A building owned by controversial developer Peter Mocco is once again mired in legal issues.
A multi-agency team of investigators has assessed more than $1.3 million in back wages and penalties to 20 contractors performing construction work at 88 Regent Street, Mocco’s latest project in Liberty Harbor North.
In a four part series, The Jersey City Times examined repeated violations of zoning laws at two other Mocco projects, 333 Grand Street and 245 Newark Avenue. Mocco was also embroiled in controversy over a project at 303 1st Street.
The assessments against the contractors followed an unannounced sweep in summer 2021 by more than 60 investigators in response to allegations of workers being misclassified as independent contractors or paid off-the-books while working at the Jersey City construction site.
Allegations also included workers not being paid properly for overtime, and employers failing to pay appropriate taxes on purchased construction materials and not carrying workers’ compensation insurance.
The investigation started shortly after Governor Murphy signed a package of misclassification bills into law in July 2021.
New Jersey Departments of Labor and Workforce Development, Treasury, and Banking and Insurance, and the Office of the Attorney General joined in the investigation.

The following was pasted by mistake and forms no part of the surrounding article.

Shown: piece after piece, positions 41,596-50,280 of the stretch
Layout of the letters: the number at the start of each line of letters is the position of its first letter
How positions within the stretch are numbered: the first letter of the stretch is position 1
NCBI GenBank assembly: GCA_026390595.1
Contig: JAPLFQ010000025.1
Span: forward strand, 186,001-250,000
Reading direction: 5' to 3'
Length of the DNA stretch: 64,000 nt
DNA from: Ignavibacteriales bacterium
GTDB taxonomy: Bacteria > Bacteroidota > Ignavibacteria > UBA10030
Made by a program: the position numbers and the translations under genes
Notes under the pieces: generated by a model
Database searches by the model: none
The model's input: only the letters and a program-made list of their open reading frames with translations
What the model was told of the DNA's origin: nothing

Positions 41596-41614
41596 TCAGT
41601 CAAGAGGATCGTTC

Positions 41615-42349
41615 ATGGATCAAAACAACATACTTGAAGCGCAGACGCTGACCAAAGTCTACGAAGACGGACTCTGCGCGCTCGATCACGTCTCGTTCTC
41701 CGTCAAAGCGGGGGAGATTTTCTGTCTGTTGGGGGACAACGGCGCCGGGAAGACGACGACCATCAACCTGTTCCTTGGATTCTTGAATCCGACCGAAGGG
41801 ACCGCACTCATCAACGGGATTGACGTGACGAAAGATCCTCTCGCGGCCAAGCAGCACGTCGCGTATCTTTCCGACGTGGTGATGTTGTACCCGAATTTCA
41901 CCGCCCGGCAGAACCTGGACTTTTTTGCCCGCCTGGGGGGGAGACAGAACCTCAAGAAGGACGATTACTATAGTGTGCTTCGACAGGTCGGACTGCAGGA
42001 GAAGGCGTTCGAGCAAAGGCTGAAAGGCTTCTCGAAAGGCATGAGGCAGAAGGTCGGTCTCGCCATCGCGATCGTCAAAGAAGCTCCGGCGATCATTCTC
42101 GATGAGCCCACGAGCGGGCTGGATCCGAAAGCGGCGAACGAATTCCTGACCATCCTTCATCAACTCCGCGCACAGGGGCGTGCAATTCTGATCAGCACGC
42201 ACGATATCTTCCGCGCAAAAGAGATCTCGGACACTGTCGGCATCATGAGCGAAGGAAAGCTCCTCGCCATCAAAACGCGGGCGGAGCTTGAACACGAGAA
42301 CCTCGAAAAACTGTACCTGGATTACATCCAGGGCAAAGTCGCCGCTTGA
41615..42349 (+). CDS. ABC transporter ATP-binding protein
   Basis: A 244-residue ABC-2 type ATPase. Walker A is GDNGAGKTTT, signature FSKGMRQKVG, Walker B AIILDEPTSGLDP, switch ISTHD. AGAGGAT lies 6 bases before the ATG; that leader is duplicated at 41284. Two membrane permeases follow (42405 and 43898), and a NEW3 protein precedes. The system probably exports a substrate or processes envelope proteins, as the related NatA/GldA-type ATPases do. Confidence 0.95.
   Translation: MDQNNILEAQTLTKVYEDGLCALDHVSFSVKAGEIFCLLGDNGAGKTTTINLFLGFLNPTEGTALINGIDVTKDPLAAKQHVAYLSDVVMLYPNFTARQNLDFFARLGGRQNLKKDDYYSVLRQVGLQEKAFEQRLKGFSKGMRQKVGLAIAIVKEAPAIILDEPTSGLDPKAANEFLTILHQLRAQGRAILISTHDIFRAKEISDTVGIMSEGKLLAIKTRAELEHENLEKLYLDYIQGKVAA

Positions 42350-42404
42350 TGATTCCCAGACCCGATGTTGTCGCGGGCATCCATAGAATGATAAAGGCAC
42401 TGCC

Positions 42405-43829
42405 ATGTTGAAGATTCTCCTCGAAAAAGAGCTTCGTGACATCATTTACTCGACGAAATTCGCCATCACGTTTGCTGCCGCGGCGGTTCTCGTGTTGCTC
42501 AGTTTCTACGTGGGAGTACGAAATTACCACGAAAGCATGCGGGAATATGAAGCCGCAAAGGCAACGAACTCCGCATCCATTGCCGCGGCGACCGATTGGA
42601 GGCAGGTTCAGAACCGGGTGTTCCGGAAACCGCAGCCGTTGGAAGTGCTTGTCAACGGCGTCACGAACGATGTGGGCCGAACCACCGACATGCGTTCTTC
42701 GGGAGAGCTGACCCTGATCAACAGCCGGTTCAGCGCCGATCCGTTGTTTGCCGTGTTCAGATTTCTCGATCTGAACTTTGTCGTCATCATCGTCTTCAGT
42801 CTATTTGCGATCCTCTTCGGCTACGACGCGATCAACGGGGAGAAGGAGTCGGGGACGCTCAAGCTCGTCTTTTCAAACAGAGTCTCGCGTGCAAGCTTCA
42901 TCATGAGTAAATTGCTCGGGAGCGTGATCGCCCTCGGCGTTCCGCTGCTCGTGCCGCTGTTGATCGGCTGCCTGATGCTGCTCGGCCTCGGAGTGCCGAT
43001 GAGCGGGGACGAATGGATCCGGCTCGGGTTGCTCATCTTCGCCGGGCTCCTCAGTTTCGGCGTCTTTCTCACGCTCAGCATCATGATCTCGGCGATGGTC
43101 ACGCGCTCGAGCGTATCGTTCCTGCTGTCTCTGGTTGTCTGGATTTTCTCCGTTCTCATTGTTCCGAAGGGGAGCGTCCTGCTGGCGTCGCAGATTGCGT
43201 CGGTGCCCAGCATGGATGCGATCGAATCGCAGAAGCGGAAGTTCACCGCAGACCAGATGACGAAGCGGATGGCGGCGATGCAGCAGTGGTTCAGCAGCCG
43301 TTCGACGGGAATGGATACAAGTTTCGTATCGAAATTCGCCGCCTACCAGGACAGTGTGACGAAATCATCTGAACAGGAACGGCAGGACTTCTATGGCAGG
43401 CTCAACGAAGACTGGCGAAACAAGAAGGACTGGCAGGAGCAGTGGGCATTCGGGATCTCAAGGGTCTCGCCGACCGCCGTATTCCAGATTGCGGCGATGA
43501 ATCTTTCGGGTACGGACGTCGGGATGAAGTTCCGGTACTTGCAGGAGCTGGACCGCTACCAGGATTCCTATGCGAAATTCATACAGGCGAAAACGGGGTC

“After a hard day of work, everyone deserves to receive their full wages and benefits,” said Attorney General Matthew J. Platkin. “We will not tolerate companies and contractors that cut corners to make an extra buck. The misclassification of workers is illegal and damages the quality of life for the affected employees and their families.”
According to authorities, Mocco affiliated Grand Street Construction, LLC of Jersey City, the owner and general contractor on the project, can be held responsible for the unlawful actions and back wages of its sub-contractors.
Asked to comment on the assessments, Mocco told JCT “I support the State of New Jersey’s effort to require and enforce that all wage earners are properly, legally, justly and equitably compensated. All companies and subcontractors should comply with the fair labor rules and regulations of the State and Federal Government. Liberty Harbor has and will continue to support the State and work with New Jersey to see that all subcontractors comply with the fair labor rules and standards.”